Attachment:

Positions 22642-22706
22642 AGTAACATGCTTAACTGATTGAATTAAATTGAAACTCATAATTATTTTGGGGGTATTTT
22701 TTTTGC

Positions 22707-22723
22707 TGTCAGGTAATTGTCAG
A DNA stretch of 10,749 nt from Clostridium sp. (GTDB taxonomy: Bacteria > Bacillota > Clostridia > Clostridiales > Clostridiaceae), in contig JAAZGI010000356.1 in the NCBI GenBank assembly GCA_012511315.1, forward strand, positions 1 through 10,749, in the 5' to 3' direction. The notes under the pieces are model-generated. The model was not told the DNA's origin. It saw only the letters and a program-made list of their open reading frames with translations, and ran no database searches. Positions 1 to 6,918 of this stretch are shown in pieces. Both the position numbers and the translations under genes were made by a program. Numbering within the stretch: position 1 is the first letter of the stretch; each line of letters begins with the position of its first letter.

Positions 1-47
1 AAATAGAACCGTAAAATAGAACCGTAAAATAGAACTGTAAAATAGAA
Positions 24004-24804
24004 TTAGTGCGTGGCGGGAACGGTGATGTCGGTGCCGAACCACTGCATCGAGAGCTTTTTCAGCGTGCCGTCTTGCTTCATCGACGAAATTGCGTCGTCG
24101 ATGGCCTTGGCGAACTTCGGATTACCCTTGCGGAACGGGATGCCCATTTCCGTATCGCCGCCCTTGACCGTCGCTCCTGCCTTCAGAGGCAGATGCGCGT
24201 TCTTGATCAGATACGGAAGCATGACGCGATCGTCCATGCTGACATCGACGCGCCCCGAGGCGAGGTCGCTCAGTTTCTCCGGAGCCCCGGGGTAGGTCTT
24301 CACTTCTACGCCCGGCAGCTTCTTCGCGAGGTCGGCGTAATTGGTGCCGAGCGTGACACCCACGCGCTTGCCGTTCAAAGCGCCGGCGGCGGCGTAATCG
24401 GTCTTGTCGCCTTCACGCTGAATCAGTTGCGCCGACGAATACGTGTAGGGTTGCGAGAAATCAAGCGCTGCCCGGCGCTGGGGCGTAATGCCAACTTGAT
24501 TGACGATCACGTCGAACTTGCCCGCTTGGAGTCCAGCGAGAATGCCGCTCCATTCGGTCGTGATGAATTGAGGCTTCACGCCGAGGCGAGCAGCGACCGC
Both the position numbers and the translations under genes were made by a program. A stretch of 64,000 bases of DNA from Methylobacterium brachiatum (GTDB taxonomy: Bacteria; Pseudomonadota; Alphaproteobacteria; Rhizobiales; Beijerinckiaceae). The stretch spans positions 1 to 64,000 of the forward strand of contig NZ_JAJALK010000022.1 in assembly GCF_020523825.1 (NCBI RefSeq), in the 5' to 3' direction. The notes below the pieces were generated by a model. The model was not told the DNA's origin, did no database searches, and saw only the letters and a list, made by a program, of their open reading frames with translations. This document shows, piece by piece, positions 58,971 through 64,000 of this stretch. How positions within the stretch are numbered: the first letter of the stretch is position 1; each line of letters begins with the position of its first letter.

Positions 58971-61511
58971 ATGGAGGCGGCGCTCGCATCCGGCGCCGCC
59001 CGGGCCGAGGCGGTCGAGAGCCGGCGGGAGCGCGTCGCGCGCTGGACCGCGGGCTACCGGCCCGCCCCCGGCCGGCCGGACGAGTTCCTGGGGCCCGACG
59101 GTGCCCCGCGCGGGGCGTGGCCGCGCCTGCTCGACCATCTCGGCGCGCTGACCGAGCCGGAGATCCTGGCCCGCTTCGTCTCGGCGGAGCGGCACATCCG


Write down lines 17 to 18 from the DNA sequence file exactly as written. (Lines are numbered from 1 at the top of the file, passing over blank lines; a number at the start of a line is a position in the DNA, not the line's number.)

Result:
Positions 58971-61511
58971 ATGGAGGCGGCGCTCGCATCCGGCGCCGCC